“It was my first trip to China, and the following day we headed out to the Beijing Workers’ Stadium for the game.
“Without being overly dramatic, it proved to be my ‘Road to Damascus’ moment. Here I was, just a few months into the job as we embarked on a restoration project for the game in Australia, and the future was all around me.
“There was a massive crowd there for the game. What really struck me, however, were the faces in the VIP box. There must have been 200 people there and they were representative of so many colours, races and religions.
“Why would we be out of place? It was truly the world game.
“The tournament itself was massive, too. The top 16 nations in Asia were involved and it was an enormous celebration. I sat there thinking about the Nations Cup debacle in Adelaide and how it could never hope to compare. The quality of football was clearly superior to what we confronted in Oceania.
“The thought came to my mind: This is us.”
Those are the words of John O’Neill and can be found in It’s Only A Game, his 2007 book about his life as a sports administrator.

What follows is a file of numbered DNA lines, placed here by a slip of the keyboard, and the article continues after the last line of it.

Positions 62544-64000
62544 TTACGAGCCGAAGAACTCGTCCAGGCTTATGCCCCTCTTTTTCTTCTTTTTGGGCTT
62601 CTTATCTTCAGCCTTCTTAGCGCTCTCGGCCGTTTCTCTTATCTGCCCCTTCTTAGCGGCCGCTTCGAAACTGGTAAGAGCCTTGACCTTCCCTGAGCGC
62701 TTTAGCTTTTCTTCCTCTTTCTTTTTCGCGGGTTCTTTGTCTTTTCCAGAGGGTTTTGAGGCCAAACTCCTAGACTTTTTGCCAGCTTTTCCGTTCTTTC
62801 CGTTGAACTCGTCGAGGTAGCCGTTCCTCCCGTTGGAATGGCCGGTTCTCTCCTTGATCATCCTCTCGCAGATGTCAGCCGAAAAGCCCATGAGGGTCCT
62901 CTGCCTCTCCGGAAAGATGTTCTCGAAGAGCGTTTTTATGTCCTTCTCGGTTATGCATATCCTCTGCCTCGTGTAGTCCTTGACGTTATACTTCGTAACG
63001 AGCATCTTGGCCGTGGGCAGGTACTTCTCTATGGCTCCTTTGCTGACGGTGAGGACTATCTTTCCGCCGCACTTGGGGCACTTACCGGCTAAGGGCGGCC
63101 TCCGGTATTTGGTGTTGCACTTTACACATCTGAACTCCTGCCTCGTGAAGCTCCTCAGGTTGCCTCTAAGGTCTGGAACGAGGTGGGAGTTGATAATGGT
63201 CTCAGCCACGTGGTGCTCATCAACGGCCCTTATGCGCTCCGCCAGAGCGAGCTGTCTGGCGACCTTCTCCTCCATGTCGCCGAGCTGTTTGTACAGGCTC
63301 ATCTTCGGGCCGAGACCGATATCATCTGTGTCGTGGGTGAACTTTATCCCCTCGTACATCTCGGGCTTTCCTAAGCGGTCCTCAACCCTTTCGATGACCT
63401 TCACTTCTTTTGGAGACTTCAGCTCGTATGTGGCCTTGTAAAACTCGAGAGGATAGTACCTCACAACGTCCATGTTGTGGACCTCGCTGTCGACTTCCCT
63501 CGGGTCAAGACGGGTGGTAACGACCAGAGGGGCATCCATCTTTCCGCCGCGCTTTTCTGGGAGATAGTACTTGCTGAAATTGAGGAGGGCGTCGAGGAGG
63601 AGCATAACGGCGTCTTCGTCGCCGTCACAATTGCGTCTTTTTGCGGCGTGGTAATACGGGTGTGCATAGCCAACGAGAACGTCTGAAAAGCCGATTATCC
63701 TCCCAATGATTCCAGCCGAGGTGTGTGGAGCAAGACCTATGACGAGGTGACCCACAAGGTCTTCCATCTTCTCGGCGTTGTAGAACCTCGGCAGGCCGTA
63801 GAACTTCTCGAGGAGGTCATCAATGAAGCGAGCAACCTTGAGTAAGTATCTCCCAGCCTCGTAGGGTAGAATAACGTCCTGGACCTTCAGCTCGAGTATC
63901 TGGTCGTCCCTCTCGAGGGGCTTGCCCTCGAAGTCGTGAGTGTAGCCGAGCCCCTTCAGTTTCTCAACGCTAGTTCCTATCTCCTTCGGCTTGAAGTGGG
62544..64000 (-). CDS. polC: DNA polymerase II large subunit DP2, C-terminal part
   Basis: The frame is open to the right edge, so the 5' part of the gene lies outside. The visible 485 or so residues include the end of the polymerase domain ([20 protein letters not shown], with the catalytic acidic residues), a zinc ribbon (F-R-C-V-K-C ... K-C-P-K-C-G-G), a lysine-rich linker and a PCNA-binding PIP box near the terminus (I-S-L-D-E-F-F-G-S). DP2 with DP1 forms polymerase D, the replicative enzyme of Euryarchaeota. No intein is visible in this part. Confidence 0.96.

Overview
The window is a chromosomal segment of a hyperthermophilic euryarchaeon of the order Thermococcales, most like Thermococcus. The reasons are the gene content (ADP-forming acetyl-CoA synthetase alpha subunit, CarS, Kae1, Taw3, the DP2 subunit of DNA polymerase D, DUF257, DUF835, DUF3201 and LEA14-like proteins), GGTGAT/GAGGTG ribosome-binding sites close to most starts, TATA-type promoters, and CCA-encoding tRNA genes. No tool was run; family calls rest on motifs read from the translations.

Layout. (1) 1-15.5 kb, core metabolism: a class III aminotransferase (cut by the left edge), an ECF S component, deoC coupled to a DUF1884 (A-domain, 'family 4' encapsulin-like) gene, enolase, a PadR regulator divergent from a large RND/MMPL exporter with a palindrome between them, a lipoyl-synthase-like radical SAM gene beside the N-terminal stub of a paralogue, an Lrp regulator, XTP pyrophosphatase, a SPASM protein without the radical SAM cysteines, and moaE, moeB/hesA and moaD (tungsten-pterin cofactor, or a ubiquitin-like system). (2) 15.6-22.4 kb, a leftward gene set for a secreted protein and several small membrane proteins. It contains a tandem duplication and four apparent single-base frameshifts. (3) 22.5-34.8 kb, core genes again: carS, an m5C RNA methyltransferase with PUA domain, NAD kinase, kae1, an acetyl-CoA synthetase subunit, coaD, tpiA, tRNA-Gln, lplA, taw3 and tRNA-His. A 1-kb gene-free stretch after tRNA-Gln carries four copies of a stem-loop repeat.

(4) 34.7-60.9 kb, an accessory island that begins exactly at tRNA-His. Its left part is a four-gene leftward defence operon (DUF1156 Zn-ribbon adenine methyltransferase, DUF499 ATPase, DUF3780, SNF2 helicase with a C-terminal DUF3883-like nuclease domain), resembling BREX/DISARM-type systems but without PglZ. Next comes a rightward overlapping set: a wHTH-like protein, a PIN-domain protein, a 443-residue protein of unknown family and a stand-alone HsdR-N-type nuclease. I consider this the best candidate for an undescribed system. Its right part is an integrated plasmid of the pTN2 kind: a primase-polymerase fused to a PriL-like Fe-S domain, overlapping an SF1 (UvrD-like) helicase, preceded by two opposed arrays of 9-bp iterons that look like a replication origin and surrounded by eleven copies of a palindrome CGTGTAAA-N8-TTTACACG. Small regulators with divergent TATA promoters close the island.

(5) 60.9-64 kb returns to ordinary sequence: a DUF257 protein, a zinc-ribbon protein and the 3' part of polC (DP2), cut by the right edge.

What he’s describing, if not already obvious, is his experience at a match of the 2004 Asian Cup, which was held shortly after 15 Oceania Nations Cup games were played in front of empty seats at Hindmarsh Stadium… and Marden Sports Complex.
History might have been a little different if the two tournaments hadn’t both been scheduled in mid 2004.
The contrast rocked O’Neill, then the new CEO of the Australian Soccer Association (now Football Federation Australia), who had never attended a senior game of soccer before that year.
One of the great myths that has developed since Australia left the Oceania Football Confederation to join Asia is that the move was all about making the Socceroos’ World Cup qualification path easier (because it means we can reach the finals by finishing in Asia’s top four rather than the arrangement whereby we had to face a team from another confederation in a sudden death playoff).
This may have been the main motivation of others who had pursued the dream but O’Neill was not an heir to their legacy.